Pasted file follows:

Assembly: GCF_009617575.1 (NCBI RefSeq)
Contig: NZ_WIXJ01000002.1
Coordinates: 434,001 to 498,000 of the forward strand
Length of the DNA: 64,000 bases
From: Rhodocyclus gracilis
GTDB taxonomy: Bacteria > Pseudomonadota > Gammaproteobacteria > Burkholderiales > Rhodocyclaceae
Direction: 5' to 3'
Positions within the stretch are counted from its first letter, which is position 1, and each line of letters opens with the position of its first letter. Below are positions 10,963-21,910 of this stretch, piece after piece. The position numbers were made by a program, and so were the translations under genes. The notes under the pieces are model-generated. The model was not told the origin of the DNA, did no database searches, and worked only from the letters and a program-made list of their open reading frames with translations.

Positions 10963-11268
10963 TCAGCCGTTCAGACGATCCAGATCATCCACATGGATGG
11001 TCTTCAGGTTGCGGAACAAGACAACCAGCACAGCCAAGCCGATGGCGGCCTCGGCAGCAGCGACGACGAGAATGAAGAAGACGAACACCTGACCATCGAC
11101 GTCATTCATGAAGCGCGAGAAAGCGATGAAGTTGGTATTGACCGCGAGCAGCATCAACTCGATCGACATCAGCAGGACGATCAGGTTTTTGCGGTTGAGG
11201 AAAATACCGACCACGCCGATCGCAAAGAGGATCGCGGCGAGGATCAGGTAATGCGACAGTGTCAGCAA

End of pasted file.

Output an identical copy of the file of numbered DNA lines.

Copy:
Assembly: GCF_009617575.1 (NCBI RefSeq)
Contig: NZ_WIXJ01000002.1
Coordinates: 434,001 to 498,000 of the forward strand
Length of the DNA: 64,000 bases
From: Rhodocyclus gracilis
GTDB taxonomy: Bacteria > Pseudomonadota > Gammaproteobacteria > Burkholderiales > Rhodocyclaceae
Direction: 5' to 3'
Positions within the stretch are counted from its first letter, which is position 1, and each line of letters opens with the position of its first letter. Below are positions 10,963-21,910 of this stretch, piece after piece. The position numbers were made by a program, and so were the translations under genes. The notes under the pieces are model-generated. The model was not told the origin of the DNA, did no database searches, and worked only from the letters and a program-made list of their open reading frames with translations.

Positions 10963-11268
10963 TCAGCCGTTCAGACGATCCAGATCATCCACATGGATGG
11001 TCTTCAGGTTGCGGAACAAGACAACCAGCACAGCCAAGCCGATGGCGGCCTCGGCAGCAGCGACGACGAGAATGAAGAAGACGAACACCTGACCATCGAC
11101 GTCATTCATGAAGCGCGAGAAAGCGATGAAGTTGGTATTGACCGCGAGCAGCATCAACTCGATCGACATCAGCAGGACGATCAGGTTTTTGCGGTTGAGG
11201 AAAATACCGACCACGCCGATCGCAAAGAGGATCGCGGCGAGGATCAGGTAATGCGACAGTGTCAGCAA